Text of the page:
Therefore, when you find that a hiring process especially easy, it’s likely the company has weaker engineering. This isn’t always true, of course, but it’s certainly something to keep in mind.

Landing your dream job takes more than just luck; you have to do some preparation! If the interview topic isn’t revealed, roll up your sleeves and be ready for any questions. Feeling overwhelmed? Don’t sweat it — simply reach out to recruiters or hiring managers with a direct request for additional information on what topics will appear in their interviews. Taking this extra step can make all the difference between leaving an impressive impression — and getting that new gig.

Preparation Is Everything! But How?

Being an interview pro takes patience and dedication — kind of like getting back in your workout routine after a long hiatus. Without consistent practice, you’ll quickly become ill-equipped when it’s showtime! Don’t worry though; if you’re prepared before the big day even arrives, no one will have to see any embarrassing moments as you head to the bathroom… or anywhere else for that matter. So grab those running shoes (metaphorically speaking) and hit refresh on all your skills so performance time is smooth sailing!

Without faith in yourself, the world of research and practice can be a daunting one. So keep running those laps — your future self will thank you.

If you want to work at a top tech firm, like Google or Facebook, we recommend you practice for:

  • Experienced engineer: four to six weeks, two hours a day
  • New engineer: six to eight weeks, three hours a day

For more mid-range companies, like Series A/B startups, you can usually get away with less preparation:

  • Experienced engineer: two to four weeks, two hours a day
  • Bootcamp graduate: four to six weeks, two or three hours a day

Yes, it is a lot of time, and you may be thinking, “do I really need to prepare that much?”

If you want to increase your chance at getting one of those elusive job offers, it’s essential that you put in 10% effort during preparation. And while the saying goes “no pain no gain,” even this amount of diligence won’t prevent failure entirely — so best prepare yourself and keep trying!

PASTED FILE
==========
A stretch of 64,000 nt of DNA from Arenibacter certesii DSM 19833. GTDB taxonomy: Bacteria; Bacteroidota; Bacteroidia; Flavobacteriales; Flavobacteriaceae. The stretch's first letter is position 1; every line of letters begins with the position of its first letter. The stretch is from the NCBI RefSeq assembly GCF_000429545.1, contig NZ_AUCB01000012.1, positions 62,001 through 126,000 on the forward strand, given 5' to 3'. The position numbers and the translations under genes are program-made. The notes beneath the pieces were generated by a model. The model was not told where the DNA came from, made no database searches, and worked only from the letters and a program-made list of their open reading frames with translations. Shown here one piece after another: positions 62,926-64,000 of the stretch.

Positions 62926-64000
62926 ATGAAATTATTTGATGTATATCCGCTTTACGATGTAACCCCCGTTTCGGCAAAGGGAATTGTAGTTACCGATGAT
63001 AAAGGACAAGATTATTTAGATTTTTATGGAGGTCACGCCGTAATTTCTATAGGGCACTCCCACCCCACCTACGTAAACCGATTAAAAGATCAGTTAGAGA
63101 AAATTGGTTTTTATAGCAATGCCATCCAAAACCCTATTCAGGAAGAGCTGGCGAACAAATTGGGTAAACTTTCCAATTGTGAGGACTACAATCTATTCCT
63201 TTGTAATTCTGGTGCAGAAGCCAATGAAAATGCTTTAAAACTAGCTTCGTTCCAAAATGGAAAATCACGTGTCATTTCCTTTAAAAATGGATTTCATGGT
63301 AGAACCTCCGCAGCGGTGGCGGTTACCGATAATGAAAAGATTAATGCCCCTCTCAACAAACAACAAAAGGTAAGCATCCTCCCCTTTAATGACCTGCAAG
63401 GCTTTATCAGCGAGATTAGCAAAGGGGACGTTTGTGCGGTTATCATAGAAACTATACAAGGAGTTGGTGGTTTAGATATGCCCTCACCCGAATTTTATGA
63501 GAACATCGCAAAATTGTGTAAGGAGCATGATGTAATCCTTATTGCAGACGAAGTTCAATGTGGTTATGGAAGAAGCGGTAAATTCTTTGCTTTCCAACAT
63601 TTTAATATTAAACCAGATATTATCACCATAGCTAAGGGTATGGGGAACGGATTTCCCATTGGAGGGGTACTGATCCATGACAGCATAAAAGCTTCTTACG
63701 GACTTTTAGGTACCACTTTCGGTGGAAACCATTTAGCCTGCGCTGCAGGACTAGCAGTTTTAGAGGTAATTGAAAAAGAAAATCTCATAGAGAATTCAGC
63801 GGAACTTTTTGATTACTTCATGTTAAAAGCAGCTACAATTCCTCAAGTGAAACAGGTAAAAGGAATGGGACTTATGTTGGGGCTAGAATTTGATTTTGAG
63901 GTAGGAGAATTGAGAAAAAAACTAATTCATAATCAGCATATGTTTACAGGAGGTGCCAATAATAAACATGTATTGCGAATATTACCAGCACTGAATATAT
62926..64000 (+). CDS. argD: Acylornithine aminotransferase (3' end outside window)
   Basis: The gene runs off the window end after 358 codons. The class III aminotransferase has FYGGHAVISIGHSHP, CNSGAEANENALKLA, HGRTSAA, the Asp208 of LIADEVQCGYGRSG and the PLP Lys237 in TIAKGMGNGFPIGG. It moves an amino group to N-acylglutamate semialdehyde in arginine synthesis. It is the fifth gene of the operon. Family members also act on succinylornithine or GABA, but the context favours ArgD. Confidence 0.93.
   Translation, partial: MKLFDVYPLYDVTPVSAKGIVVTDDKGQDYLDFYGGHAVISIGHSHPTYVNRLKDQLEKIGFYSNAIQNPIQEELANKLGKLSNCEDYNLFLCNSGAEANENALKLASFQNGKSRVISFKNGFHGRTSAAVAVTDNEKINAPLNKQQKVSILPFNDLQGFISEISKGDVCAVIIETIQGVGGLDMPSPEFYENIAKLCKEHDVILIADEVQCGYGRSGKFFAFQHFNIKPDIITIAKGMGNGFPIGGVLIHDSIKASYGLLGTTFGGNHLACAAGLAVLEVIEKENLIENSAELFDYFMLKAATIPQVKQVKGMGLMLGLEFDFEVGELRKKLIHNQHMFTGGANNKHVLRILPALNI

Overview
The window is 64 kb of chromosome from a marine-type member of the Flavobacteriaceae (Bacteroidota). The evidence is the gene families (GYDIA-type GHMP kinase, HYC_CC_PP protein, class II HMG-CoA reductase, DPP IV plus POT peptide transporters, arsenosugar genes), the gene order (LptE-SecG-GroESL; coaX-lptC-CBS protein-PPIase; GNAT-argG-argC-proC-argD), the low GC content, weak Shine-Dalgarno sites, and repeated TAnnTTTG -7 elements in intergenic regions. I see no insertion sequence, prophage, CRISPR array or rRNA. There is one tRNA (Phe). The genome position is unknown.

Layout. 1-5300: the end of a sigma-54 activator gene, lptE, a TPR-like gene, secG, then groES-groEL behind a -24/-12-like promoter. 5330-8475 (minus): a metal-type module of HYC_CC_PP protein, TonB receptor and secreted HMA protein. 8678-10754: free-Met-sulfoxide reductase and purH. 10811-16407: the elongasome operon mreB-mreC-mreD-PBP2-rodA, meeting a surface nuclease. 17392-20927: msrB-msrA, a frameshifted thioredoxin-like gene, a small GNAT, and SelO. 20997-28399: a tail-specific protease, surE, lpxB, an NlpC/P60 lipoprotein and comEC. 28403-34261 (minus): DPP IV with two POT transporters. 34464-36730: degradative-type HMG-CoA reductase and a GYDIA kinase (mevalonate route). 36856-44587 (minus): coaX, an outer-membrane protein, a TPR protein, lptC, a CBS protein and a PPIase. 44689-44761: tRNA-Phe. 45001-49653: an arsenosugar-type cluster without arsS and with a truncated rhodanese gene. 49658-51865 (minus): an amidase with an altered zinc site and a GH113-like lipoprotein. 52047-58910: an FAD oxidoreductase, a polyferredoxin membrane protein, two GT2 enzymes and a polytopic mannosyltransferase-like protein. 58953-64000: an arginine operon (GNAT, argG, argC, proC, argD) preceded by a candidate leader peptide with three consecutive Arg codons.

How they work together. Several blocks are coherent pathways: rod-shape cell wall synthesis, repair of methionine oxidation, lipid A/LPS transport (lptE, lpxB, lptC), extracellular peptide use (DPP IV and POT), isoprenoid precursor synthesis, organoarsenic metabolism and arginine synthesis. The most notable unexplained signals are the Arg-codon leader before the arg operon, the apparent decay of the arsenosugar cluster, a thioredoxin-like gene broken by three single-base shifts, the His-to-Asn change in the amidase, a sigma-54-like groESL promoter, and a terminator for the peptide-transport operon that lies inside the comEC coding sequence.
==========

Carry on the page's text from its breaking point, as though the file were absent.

Some of the common topics

  • Trees
  • Hash tables
  • OOP, systems
  • Big O
  • Recursion
  • Stacks/queues
  • Arrays
  • Linked lists
  • Algorithms: BFS, DFS, binary search, merge sort, quick sort
  • Bit manipulation (few interviewers give these, but cover them anyway)

Expect questions relating to your experience as well: technologies, languages, frameworks, etc. SQL challenges and questions are very common.

Methods to Prepare

If you’re looking to pick up a new skill without breaking the bank, there’s no better place than the internet — it offers incredible training systems both free and paid.

Some of these sites include:

  • Geeks for Geeks — Free — If you’re looking to ace your technical interviews, this is the place. From start-up internships to high-level positions at top companies, they have everything you need for interview prep success!
  • Triplebyte — Free — Unlock job opportunities with your coding skills by taking a quick quiz! No resumé necessary — the company will auto-match you to companies that fit your requirements. Put yourself on the fast track for interviews and take charge of achieving success in tech today.
  • Pramp — Free — Get ready to see your coding skills soar! With their intuitive platform, simply tell them what you want to practice and they’ll help find the perfect pairing. Then get set for a 30-minute video session with another peer — where both of you can put each other through rigorous technical questioning using provided material by experts in the field (no more worrying about creating questions on your own!). After it’s all over, don’t forget to give feedback so that everyone involved learns something new — plus use it as an opportunity to gain confidence before facing recruiters during job interviews. Practice will make interviewing like a rock star look easy; then sit back while those dream offers come rolling in!